Board of Trustees

The Opportunity Within the Necessity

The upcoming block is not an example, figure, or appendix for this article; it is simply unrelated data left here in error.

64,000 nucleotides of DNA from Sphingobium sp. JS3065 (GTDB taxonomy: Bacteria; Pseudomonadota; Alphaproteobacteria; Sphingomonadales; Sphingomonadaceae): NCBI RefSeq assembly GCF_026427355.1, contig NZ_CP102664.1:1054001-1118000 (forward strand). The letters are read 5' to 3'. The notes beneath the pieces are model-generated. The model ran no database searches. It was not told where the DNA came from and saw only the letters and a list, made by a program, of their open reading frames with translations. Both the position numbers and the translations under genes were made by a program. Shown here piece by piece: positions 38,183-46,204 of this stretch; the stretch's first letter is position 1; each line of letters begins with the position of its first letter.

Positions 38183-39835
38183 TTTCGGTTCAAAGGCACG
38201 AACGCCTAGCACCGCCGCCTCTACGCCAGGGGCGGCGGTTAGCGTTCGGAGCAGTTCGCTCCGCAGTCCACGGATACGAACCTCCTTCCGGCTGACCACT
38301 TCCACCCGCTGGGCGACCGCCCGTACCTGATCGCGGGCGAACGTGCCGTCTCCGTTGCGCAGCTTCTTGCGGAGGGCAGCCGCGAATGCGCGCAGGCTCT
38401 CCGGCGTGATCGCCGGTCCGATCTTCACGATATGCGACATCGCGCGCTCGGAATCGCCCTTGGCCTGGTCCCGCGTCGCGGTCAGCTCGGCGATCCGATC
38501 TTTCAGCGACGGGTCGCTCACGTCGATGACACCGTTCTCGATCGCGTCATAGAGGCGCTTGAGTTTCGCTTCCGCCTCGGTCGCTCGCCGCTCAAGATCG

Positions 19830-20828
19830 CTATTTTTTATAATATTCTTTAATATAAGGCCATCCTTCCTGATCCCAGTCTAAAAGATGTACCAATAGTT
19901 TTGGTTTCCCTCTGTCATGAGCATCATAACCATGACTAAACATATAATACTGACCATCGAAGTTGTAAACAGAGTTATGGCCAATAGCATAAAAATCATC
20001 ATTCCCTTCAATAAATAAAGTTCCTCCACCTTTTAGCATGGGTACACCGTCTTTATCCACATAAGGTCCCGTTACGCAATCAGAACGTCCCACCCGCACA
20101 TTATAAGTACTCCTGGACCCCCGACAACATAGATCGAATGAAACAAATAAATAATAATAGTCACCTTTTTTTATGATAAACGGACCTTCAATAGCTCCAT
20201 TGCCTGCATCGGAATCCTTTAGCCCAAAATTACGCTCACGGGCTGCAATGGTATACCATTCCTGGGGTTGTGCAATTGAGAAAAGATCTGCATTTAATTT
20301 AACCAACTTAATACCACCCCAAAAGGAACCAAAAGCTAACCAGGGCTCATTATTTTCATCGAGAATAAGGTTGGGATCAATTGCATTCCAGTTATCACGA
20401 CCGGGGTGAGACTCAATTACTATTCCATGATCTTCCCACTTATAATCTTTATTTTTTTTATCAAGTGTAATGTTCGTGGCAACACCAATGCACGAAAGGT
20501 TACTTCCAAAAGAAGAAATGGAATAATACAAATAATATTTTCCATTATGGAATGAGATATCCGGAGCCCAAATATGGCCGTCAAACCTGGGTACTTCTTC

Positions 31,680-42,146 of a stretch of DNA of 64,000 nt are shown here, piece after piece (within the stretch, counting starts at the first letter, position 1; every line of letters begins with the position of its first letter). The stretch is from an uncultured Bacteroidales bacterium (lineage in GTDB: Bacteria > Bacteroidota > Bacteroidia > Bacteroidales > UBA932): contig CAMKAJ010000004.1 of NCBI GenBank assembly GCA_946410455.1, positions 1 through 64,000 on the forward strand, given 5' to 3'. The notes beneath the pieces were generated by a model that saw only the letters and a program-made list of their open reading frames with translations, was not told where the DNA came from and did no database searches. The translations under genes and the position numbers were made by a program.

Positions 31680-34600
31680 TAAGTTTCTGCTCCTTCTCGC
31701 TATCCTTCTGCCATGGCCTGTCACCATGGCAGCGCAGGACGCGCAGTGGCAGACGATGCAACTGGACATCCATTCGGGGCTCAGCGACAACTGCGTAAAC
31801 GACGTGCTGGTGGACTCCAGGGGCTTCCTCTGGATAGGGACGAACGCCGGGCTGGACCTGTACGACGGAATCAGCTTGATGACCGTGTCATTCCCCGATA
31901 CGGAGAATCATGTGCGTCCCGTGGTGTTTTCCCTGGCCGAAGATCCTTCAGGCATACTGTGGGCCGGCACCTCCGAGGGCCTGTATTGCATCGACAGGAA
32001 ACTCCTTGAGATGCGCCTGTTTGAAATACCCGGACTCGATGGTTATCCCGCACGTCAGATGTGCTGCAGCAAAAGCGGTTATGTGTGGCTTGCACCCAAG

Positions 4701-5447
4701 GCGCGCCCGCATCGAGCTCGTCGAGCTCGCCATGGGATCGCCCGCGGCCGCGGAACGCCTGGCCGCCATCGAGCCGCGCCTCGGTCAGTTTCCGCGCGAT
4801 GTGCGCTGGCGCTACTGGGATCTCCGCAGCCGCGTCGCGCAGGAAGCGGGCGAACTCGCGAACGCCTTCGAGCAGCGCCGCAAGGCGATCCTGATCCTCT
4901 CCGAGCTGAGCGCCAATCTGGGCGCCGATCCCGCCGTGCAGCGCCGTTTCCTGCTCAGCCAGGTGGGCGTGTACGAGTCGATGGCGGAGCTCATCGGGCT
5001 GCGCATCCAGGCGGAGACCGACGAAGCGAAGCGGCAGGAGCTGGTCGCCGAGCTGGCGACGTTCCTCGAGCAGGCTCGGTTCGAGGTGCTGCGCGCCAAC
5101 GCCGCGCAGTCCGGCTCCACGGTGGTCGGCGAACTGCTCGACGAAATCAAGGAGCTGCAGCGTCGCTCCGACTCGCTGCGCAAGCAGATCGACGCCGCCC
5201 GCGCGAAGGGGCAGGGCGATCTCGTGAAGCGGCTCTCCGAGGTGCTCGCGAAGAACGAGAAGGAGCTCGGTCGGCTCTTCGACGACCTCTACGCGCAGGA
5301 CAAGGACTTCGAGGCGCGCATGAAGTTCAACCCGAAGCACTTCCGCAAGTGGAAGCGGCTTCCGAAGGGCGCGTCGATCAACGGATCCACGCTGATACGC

As most of us remain largely home-bound, our natural and appropriate tendency is to focus on the immediate needs of the moment. How am I going to keep myself and my family safe? Where am I going to get groceries? How will I manage with health conditions for which treatment has been delayed or postponed? How will we pay our bills? How can we minimize our risk of exposure (particularly for those of us engaged in providing essential services)? How can we manage teleworking and home schooling at the same time? How can I avoid isolation and loneliness? How can we maintain our connection with the FUUSN community? It is easy to feel overwhelmed by the demands of our daily lives as we try to adjust to this new “abnormal” normal. This is particularly so given the uncertainty of what awaits us as members of the FUUSN community and the larger national and global community over the coming months. Yet this focus on the immediate, explicit necessities of the situation can occupy our entire attention and result in overlooking the implicit opportunities that are resident in every situation in which we find ourselves, including the COVID-19 pandemic. The pandemic has intensified the necessities of the moment, but in doing so, it has also magnified the opportunities. Each one of us has the potential to engage in a practice of discerning opportunities and working towards their realization. We can do this both in our individual lives and through contributing our ideas and insights, our passion and our sense of commitment to the community as a whole. So how do we discern these opportunities as they pertain to ourselves and the FUUSN community? How do we allow them to guide our actions going forward over the next several months?